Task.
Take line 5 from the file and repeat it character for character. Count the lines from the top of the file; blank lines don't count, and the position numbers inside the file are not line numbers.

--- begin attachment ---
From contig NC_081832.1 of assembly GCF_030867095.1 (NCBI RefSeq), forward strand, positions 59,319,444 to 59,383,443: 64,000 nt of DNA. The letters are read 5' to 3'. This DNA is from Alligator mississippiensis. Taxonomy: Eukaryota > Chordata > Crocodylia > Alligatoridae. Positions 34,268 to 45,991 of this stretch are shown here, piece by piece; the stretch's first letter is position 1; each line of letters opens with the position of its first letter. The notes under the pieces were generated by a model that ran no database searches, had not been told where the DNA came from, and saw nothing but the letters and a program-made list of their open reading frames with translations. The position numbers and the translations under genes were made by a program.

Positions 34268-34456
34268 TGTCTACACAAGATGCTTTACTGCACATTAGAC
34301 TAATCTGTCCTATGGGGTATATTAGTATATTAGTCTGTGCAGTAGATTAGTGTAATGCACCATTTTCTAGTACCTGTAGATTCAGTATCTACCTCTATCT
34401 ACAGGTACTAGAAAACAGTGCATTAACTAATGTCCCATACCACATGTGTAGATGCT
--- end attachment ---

34401 ACAGGTACTAGAAAACAGTGCATTAACTAATGTCCCATACCACATGTGTAGATGCT